cess,

From the Dublin University Magazine.

CARDINAL XIMENES.

“ Austere and lonely, cruel to himself

Did they report him.''-HOME

DURING the middle ages, and even later, , of the land trace their ancestry to the conseeducation was principally confined to the quences of his amours. He was fond of monks, the students of learned or scientific splendor and show, maintained a retinue as professions, and a few (very few) of the costly as that of Richelieu, and as he inhigher orders. Hence, priests, bishops, and dulged himself freely, was liberal in his concardinals were frequently to be seen grasping cessions to others. Ximenes was an ascetic, the helm of State, and either chosen for, or who had subdued and rooted out his own elevatiog themselves to become the prime passions by a long course of self-mortificaministers of sovereigns, and their advisers tion, and bad little inclination to accord tolor controllers in worldly affairs, as well as erance or pardon to frailties, against which the keepers of their consciences in things his own nature and habits were invulnerably spiritual. Amongst these princes of the fortified. Wolsey was too much given up to church and lights of legislation, Francisco power, pomp, and personal aggrandisement; Ximenes de Cisneros is entitled to hold a Richelieu was an incarnation of selfishness; prominent, if not the very foremost position. Mazarin, as constitutionally cunning and deHis predecessor, Cardinal Mendoza, recom- ceitful as the arch-enemy himself; Alberoni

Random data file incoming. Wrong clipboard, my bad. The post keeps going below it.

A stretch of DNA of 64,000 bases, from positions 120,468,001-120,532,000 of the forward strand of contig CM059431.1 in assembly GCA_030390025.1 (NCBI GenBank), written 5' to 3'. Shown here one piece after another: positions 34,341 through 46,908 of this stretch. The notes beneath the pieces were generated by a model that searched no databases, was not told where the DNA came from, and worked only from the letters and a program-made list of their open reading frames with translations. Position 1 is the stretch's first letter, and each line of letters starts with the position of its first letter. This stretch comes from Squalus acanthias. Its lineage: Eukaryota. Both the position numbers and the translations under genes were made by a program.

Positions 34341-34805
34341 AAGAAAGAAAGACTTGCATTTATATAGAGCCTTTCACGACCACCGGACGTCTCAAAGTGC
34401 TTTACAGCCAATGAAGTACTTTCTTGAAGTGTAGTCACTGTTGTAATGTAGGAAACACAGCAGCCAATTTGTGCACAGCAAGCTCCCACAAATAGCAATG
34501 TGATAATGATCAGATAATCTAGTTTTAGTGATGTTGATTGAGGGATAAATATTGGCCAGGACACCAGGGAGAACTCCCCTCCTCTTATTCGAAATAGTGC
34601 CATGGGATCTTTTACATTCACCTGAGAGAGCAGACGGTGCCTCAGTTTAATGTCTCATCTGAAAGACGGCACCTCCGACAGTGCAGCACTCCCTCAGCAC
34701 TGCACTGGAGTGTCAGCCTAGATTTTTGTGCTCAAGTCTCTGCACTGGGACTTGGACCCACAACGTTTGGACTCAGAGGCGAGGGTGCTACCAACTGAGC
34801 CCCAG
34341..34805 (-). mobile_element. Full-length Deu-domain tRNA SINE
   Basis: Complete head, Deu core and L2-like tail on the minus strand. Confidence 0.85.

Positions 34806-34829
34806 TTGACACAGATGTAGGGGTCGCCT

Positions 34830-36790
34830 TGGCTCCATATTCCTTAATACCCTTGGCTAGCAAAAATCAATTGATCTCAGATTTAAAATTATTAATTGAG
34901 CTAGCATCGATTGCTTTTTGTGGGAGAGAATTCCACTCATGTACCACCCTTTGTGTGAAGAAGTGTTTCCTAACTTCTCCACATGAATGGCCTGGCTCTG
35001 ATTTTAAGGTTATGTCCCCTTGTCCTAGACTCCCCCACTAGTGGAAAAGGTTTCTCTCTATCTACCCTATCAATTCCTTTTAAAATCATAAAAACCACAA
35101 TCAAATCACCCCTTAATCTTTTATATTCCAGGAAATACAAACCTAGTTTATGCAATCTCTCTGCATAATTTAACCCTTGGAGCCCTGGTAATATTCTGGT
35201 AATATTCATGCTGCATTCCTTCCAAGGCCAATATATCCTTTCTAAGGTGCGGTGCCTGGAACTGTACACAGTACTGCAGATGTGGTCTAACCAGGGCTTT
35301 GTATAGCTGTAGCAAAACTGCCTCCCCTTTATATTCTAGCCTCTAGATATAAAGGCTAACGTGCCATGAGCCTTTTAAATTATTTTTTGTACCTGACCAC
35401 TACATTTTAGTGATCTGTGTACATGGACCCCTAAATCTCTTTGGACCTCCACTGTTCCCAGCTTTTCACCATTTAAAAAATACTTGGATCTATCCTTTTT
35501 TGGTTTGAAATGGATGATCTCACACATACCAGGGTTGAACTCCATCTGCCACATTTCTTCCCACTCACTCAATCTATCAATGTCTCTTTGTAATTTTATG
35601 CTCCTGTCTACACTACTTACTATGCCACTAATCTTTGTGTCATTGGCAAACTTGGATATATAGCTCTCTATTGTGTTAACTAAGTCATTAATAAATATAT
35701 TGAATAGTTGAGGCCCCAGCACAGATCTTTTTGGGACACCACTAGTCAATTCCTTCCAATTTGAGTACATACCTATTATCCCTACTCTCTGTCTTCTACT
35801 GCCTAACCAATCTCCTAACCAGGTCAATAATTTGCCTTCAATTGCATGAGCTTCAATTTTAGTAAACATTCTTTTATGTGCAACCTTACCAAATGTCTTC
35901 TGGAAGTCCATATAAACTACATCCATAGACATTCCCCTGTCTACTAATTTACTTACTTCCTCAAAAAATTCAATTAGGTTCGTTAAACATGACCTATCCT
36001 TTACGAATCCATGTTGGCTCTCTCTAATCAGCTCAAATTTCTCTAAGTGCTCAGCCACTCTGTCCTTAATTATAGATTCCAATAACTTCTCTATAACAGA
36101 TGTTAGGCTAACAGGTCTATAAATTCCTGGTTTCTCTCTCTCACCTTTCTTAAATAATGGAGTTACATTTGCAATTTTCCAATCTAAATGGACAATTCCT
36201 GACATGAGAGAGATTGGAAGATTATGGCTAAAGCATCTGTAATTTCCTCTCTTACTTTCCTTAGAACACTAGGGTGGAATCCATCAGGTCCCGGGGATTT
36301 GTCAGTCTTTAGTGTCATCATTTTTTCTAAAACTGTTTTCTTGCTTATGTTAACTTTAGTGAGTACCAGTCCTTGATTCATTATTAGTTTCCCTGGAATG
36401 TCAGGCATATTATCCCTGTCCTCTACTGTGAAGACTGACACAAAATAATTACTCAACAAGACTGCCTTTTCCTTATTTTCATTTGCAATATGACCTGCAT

, mended him, o his deathbed, as the most a hypocritical double-dealer; and Dubois, eligible man in Spain, to succeed him an atheistical, unprincipled profligate, within the office of minister and chancellor, out even the outward assumption of sancwhich, for twenty years, he had filled with tity or decent morals.* But Ximenes was such undisputed ascendancy, under Ferdi- thoroughly honest, and sincerely religious nand and Isabella, that he was called by the a bigot, if you like, but still a conscientious courtiers, "the third king of Spain." The bigot. Austere, even to cruelty, and deaf same sobriquet was afterwards applied to to appeals founded on mere compassion; but Richelieu in France, under similar circum- ever consistent in his own life and actions, stances. Mendoza bad previously obtained which reflected faithfully the creed he profor Ximenes the appointment of confes fessed; while we feel that he was harsh, we sor to the Queen, and thus by double are compelled to admit that he practised as steps assisted him to mount the ladder of he preached. Ambition was the only preferment. But the patron and his protégé worldly passion, or weakness, which bis were widely opposed in personal character. strong mind acknowledged; but he never Mendoza had been a libertine in his youth, after the usual practice of the Spanish clergy * Cardinal Fleury, minister of Louis XIV., apof his day; and more than one noble family | pears to have been a virtuous exception. VOL. XXXIV.--NO. I.

3

more.